The Immediate Preoperative Anastrozole Tamoxifen or Combined with Tamoxifen (IMPACT) study is a phase III clinical trial that enrolled 330 ER-positive postmenopausal women at 19 oncology centers across the United Kingdom and Germany, between 1997 and 2002. The women were randomly assigned to receive either anastrozole alone (113 patients), tamoxifen alone (108), or a combination of the two (109) as a daily pill for 12 weeks prior to surgery. The research team was led by Ian E. Smith, M.D., from the Royal Marsden Hospital, London and Sutton, United Kingdom.
Researchers measured all visible tumors during a physical exam and also using ultrasound. Measurements were taken before treatment began, and again at two, six, and 12 weeks, to see how tumor size was affected by the hormone treatment they were receiving.
No statistically meaningful differences in reducing tumor size were found between the groups when looking at all women in the study. Thirty-eight percent taking anastrozole had significant reductions or a complete response, compared to 36 percent taking tamoxifen, and to 40 percent taking both drugs together.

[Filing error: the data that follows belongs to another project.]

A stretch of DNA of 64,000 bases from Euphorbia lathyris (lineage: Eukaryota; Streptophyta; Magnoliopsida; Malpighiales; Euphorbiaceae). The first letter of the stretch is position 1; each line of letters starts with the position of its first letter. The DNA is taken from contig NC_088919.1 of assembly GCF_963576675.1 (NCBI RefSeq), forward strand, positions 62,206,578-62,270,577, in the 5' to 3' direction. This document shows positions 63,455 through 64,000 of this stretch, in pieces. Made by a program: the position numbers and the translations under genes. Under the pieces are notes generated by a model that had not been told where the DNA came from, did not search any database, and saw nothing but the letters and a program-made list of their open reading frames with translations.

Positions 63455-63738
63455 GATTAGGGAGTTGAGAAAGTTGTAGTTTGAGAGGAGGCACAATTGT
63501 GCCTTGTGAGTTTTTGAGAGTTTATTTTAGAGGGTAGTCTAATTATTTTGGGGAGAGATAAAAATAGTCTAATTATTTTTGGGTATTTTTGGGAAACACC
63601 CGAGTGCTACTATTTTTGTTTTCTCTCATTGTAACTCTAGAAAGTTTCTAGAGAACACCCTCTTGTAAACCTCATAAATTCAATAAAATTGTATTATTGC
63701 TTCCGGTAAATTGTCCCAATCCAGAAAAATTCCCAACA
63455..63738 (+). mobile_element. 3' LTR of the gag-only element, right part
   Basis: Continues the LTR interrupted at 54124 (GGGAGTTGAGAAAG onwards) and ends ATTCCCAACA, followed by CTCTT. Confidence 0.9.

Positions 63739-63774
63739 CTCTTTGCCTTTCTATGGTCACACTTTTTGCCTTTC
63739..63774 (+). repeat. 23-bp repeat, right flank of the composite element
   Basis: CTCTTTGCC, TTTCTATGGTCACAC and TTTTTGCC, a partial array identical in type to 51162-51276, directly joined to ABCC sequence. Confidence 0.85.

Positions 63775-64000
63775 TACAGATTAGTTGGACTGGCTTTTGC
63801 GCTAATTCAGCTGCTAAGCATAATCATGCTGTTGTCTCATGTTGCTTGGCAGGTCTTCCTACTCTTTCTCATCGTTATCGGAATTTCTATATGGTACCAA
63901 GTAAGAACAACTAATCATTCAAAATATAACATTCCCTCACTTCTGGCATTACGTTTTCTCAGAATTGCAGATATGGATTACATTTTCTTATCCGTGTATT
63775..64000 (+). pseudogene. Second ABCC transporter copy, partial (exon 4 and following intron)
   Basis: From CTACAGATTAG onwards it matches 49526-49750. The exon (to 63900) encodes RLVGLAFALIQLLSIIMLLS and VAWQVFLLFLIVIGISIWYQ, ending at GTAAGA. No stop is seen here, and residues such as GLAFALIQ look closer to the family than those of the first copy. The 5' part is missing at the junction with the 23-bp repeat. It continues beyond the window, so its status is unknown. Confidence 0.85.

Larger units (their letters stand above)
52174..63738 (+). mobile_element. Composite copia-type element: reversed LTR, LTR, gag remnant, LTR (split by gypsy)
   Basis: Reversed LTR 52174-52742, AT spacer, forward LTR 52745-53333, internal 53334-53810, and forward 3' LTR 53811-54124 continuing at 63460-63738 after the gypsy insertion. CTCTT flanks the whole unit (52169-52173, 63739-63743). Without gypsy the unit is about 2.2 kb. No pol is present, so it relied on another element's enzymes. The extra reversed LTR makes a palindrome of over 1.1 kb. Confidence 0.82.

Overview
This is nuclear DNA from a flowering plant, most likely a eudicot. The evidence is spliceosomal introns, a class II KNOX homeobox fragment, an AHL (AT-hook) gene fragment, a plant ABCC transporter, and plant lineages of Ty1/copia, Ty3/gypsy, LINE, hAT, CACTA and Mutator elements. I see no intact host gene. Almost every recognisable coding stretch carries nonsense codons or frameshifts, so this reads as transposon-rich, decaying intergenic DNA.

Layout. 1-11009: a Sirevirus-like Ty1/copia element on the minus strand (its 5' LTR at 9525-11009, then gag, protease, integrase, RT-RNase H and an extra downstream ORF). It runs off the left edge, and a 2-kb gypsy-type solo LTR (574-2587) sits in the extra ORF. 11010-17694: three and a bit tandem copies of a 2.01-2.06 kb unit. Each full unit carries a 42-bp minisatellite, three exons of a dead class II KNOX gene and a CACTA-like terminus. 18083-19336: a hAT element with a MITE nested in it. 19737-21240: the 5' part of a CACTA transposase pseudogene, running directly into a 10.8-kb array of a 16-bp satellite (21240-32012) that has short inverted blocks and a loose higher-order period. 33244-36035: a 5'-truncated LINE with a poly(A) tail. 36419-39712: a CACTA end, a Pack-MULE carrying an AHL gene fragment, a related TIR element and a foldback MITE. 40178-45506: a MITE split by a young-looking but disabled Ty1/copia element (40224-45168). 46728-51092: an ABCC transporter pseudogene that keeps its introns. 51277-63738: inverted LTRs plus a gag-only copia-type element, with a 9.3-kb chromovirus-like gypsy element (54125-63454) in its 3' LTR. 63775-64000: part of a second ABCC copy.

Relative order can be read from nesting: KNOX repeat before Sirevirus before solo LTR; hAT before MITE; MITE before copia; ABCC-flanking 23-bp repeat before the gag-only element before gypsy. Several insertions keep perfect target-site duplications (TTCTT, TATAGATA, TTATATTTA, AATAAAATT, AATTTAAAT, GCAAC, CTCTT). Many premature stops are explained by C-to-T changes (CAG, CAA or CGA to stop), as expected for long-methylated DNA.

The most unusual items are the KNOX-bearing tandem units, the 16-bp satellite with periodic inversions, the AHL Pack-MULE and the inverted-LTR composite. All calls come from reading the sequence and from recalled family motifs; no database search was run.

Anastrozole did prove superior, however, among women whose tumors were large enough initially to classify them as needing mastectomy. In this subgroup of 124 women, 46 percent of women taking anastrozole saw their tumors shrink enough to allow them the option of electing breast-conserving surgery, compared to 22 percent of women on tamoxifen, and 26 percent on the combination. Though the absolute numbers were small, the findings were statistically significant.
All three treatments were generally well tolerated with only minor side effects (dizziness, headache, nausea, fatigue) occurring in less than ten percent of patients. Hot flashes were the most common side effect, occurring in 18 percent of women taking anastrozole, 26 percent taking tamoxifen, and 28 percent taking the combination, but these differences were not statistically significant.
There was a significant difference with regard to vaginal discharge, which was suffered by none of the women in the anastrozole group compared to 5.6 percent of the tamoxifen group and 8.3 percent taking the combination.